Gig review: The Killers, Leeds First Direct Arena

PIC: Rob Loud / @robloud
PIC: Rob Loud / @robloud
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Five massive albums into a career, most major acts start to buckle under the weight of legacy, crumbling under the pressure to replicate.

Not so with The Killers; Nevada’s undisputed kings of stadium spectacle remain a top-drawer critical and commercial powerhouse. Latest effort Wonderful

Wonderful is their most acclaimed outing yet, a chart-topper on both sides of the Atlantic; their stop-off at Leeds’s First Direct Arena comes in the middle of a massive European trek, all shows first-day sell-outs.

To refer to them as The Killers is a conundrum though; only singer Brandon Flowers and bear-like drummer Ronnie Vannucci Jr are present from their studio incarnation. But their blindingly earnest frontman is packed with such megawatt charisma, their absence is relatively by-the-by. Flowers understands the concept of rock writ large perhaps better than any of his contemporaries; flanked by a consummate band and an old water tower towering looming right of stage, he delivers near two-dozen songs with a buffed-up brilliance and brio.

And what songs they are. Wonderful Wonderful plunges deep into The Killers’ musical psyche on epic, sonic scales. Its title cut and show opener is a gothic monstrosity, turning sweeping ambience into rumbling bombast – with follow-up The Man’s glammed-up camp-funk strut as ridiculous as it is glorious. Flowers and Vannucci’s hilt-deep committal to their new material gives it an endearingly muscular heart; they slink around the sleaze-sermon of The Calling to insidious effect, and are visibly thrilled during the driving Run for Cover, a track recalling their Springsteenian skill for tempering fatalistic desperation – here, domestic abuse – to euphoric, glossy soundscapes.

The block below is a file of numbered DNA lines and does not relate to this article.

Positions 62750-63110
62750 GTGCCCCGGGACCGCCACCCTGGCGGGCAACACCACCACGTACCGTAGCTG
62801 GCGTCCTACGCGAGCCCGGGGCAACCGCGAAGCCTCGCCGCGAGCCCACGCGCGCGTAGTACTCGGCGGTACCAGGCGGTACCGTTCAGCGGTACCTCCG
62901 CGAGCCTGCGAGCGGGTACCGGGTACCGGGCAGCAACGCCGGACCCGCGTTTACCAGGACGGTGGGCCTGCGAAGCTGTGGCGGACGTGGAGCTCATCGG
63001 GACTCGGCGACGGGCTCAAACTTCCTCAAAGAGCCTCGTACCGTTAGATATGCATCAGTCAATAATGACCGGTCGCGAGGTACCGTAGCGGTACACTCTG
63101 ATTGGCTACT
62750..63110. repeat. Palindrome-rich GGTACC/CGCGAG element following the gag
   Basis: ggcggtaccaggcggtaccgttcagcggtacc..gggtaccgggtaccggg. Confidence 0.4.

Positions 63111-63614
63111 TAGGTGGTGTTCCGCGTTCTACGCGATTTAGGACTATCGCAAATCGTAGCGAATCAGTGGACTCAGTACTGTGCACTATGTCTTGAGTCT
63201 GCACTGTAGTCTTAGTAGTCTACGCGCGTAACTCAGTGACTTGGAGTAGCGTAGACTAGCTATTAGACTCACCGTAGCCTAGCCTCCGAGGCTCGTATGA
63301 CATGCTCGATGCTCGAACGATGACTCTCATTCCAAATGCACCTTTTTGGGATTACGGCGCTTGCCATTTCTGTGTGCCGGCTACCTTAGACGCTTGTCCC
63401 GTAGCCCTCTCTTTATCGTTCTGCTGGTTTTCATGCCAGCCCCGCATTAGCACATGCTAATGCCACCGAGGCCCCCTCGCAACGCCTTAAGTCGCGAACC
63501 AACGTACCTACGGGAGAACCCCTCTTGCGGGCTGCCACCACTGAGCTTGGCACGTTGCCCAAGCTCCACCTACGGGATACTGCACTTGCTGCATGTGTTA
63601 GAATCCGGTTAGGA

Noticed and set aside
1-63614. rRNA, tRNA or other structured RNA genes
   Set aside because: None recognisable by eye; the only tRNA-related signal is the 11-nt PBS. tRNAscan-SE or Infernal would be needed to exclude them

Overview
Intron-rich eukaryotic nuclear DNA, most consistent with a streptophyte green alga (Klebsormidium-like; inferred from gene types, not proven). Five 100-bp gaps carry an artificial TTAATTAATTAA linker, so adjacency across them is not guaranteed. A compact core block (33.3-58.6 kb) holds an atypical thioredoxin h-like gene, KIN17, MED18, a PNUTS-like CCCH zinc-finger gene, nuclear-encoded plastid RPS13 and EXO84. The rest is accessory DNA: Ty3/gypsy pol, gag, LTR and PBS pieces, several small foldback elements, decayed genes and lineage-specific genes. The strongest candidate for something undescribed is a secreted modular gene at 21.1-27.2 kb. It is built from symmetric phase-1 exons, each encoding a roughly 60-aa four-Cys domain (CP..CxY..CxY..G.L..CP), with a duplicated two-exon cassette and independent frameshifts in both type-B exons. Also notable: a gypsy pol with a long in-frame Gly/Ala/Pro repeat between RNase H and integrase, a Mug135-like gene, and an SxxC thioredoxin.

They stack up impressively next to the hits, virtually all of which are dispatched with the punchy aesthetic of a glitterball cannon-blast. New wave hip-swivelers like Smile Like You Mean It and Human remain luminescent pop concoctions whilst Runaways and When You Were Young are heartland-rock- on-sleeve anthems worthy of their cinematic grandstanding. Somebody Told Me’s surging, scuzzy dance-punk threatens to trigger a minor earthquake of moshing – as does their homage to the Leeds music scene with a boisterous cover of I Predict a Riot featuring former Kaiser Chiefs man Nick Hodgson. Flowers has often spoken of his desire for The Killers to be “the biggest band in the world”; as they unload the barnstorming dance-rock finale of Mr Brightside to several thousand whooping punters, it seems his dreams are blending into glorious technicolour reality at last.

Double boost for Leeds city centre cultural and heritage buildings